Zoos want to know why they're excluded from stimulus funds

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GAINESVILLE, TX - When the Federal Stimulus package was approved in March many organizations and programs were looking forward to those dollars to provide much needed funding. But almost all zoos, aquariums, pools, golf courses and casinos are barred from applying for that money. And now they want to know why.

Frank Buck Zoo in Gainesville serves 20 counties in Texas and Oklahoma, mostly as an educational venue.

"Our annual visitation is about 65,000, a lot of that is the school groups that come through in the spring and on into the summer,” said Suzan Kleven, Frank Buck Zoo Director.

While they are seen as a recreational facility, Frank Buck provides a valuable service to the community.

"In the classroom is really important, but just to get out in nature and learn about animals is really important,” said Tammy Neese, a counselor at Bowie Elementary School.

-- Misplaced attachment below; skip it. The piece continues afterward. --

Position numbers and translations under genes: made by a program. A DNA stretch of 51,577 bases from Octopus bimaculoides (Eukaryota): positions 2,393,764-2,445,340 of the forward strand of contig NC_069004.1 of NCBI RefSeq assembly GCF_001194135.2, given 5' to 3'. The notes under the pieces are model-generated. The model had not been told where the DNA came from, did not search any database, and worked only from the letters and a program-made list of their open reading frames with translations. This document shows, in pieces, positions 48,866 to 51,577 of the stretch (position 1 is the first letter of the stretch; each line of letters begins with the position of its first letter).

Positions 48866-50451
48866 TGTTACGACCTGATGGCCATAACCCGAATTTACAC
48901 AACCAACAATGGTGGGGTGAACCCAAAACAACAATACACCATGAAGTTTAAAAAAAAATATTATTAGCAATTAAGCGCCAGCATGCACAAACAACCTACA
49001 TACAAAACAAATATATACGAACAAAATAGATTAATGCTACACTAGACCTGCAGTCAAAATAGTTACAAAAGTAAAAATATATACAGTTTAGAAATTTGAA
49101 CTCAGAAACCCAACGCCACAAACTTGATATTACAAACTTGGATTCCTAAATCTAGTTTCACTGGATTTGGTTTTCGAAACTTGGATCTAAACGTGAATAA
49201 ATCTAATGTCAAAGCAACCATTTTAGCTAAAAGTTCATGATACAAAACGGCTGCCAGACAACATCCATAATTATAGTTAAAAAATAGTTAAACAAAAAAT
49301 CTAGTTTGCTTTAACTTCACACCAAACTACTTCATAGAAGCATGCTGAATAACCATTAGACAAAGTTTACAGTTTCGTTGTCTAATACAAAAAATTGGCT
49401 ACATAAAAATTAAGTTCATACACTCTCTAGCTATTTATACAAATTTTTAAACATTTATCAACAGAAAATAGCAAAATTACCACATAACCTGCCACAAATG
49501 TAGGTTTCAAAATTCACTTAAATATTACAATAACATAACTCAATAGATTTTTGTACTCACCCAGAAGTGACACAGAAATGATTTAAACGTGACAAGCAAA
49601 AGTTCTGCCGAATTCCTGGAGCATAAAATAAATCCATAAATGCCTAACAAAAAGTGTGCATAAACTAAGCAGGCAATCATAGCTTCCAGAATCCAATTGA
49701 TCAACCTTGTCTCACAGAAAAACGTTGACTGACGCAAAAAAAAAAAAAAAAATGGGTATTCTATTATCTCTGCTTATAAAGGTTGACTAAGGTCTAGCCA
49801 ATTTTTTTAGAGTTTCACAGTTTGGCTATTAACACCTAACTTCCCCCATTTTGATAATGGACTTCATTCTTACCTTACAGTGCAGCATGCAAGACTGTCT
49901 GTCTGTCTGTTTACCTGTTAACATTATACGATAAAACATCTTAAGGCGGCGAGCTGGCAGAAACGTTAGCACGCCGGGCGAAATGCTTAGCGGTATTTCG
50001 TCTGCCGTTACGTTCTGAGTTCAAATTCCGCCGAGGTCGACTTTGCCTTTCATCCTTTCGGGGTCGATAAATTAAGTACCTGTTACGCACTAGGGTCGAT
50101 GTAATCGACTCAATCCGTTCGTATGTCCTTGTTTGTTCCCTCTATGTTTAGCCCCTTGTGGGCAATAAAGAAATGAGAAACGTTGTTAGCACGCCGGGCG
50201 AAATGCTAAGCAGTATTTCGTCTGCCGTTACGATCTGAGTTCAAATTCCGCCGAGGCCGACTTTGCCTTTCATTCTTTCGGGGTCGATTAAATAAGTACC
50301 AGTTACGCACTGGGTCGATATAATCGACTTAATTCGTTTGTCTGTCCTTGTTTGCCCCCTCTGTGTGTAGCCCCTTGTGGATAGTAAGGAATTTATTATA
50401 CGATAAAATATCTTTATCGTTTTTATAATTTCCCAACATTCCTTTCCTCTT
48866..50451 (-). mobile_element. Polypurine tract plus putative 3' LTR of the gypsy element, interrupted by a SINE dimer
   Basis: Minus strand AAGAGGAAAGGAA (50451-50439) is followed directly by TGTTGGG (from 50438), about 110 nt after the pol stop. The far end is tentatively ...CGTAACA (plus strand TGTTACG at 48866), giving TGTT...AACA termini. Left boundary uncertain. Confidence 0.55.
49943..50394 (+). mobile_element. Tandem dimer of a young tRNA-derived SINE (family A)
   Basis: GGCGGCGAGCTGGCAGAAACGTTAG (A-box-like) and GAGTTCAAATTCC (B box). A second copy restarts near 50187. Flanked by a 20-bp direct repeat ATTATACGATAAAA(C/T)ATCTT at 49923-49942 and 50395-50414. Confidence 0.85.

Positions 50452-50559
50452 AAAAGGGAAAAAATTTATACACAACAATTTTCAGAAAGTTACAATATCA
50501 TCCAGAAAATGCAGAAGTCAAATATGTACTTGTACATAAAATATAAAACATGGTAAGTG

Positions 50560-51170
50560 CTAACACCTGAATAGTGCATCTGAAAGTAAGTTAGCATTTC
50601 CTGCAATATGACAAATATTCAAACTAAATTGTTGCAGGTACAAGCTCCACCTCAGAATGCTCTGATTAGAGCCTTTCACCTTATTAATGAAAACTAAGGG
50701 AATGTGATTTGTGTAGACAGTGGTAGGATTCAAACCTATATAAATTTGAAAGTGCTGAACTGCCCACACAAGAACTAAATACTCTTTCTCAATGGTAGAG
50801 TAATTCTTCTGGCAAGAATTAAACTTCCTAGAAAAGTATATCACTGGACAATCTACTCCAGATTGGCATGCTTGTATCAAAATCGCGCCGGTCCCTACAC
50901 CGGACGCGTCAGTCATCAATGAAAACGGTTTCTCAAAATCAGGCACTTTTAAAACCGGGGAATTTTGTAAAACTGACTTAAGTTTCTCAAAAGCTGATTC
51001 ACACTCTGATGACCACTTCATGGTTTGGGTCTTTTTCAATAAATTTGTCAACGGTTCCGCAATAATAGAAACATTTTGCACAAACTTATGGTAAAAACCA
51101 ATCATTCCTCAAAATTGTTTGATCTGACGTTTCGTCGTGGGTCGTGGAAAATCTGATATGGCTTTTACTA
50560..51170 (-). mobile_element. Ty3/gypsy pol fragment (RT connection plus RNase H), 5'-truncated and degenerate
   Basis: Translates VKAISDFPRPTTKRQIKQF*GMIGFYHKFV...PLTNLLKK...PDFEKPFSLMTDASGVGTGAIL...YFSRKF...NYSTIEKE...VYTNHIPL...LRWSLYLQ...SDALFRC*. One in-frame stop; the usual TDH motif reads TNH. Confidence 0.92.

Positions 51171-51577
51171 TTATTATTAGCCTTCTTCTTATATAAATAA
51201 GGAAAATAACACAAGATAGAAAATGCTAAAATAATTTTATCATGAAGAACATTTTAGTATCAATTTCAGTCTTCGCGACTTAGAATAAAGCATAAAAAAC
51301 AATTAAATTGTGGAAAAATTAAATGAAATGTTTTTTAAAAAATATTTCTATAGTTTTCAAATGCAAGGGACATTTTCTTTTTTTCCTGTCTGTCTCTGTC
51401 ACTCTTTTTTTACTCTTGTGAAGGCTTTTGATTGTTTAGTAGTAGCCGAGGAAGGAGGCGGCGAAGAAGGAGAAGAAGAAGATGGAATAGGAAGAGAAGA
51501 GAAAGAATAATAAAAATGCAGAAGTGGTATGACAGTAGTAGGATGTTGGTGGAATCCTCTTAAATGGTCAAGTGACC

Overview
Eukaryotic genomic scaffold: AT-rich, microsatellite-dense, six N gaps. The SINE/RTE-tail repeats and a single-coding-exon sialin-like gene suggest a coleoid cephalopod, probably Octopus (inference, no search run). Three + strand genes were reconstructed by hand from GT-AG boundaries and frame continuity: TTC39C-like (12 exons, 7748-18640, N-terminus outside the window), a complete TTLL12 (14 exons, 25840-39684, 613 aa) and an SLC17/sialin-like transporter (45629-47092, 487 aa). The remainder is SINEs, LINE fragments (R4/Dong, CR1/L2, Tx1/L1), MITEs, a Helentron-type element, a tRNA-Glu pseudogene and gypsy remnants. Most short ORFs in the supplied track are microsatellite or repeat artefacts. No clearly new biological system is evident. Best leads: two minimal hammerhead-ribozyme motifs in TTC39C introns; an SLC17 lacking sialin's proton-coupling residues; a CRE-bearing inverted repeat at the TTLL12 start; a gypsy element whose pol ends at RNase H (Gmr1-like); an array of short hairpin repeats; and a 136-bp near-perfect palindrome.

And Kleven said they provide extra activities and programs that are even designed around theachers’ curriculums.

"We've got all sorts of packages to help bring to life their studies and their interests, so we really do bring a lot to the community,” said Kleven.

And it shows as teachers and students were all smiles at school trips Friday morning.

"Kids get to see the animals, everything we've been studying about, real life world experience, connect what we learn in the classroom and get out and see it all,” said Jody Long, a second grade teacher at Hayes Elementary School in Whitesboro, TX.

So while Kleven said she enjoys her work at the zoo and providing kids a positive learning environment, she’s not too wild about being ineligible for any of the stimulus funds.

"Well it's disappointing, definitely I sure would like to see money come this way I'm open to it definitely, but I'm not sure what I can do about that,” said Kleven.

Aquatic centers, golf courses, swimming pools and skate parks are also excluded because they are viewed as having low ranking civic merit. But Kleven believes that’s just not the case. And she said that after the recession, they too could use a little extra help.

"I'm not sure exactly why, we would love some of that stimulus money,” said Kleven.

Many zoo directors and lobbyists have appealed the matter to members of Congress, explaining that zoos are more vital to the community than they might think because they also attract vendors and tourists and employ many people. But so far the stimulus specifications are still in place.

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